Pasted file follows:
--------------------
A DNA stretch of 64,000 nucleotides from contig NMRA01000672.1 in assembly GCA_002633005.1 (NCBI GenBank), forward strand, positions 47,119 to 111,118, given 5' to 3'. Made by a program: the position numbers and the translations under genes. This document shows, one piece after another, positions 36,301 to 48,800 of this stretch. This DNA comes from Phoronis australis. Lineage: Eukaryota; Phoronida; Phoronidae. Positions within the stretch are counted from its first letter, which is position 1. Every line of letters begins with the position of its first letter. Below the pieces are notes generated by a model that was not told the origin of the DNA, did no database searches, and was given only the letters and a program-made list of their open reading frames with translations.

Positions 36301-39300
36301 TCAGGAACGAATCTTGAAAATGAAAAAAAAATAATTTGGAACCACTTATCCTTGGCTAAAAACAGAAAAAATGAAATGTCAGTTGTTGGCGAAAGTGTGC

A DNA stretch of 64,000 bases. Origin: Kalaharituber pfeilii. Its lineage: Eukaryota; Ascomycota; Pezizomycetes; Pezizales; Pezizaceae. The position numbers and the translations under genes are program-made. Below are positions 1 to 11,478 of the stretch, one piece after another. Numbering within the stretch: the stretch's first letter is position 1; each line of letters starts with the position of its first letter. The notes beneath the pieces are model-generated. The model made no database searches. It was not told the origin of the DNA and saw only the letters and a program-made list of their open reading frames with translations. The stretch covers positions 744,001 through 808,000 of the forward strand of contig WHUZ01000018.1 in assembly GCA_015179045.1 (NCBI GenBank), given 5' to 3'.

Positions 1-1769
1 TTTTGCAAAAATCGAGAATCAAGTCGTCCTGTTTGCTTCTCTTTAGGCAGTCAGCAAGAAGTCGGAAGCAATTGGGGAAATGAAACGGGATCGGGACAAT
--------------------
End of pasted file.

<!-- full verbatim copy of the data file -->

A DNA stretch of 64,000 nucleotides from contig NMRA01000672.1 in assembly GCA_002633005.1 (NCBI GenBank), forward strand, positions 47,119 to 111,118, given 5' to 3'. Made by a program: the position numbers and the translations under genes. This document shows, one piece after another, positions 36,301 to 48,800 of this stretch. This DNA comes from Phoronis australis. Lineage: Eukaryota; Phoronida; Phoronidae. Positions within the stretch are counted from its first letter, which is position 1. Every line of letters begins with the position of its first letter. Below the pieces are notes generated by a model that was not told the origin of the DNA, did no database searches, and was given only the letters and a program-made list of their open reading frames with translations.

Positions 36301-39300
36301 TCAGGAACGAATCTTGAAAATGAAAAAAAAATAATTTGGAACCACTTATCCTTGGCTAAAAACAGAAAAAATGAAATGTCAGTTGTTGGCGAAAGTGTGC

A DNA stretch of 64,000 bases. Origin: Kalaharituber pfeilii. Its lineage: Eukaryota; Ascomycota; Pezizomycetes; Pezizales; Pezizaceae. The position numbers and the translations under genes are program-made. Below are positions 1 to 11,478 of the stretch, one piece after another. Numbering within the stretch: the stretch's first letter is position 1; each line of letters starts with the position of its first letter. The notes beneath the pieces are model-generated. The model made no database searches. It was not told the origin of the DNA and saw only the letters and a program-made list of their open reading frames with translations. The stretch covers positions 744,001 through 808,000 of the forward strand of contig WHUZ01000018.1 in assembly GCA_015179045.1 (NCBI GenBank), given 5' to 3'.

Positions 1-1769
1 TTTTGCAAAAATCGAGAATCAAGTCGTCCTGTTTGCTTCTCTTTAGGCAGTCAGCAAGAAGTCGGAAGCAATTGGGGAAATGAAACGGGATCGGGACAAT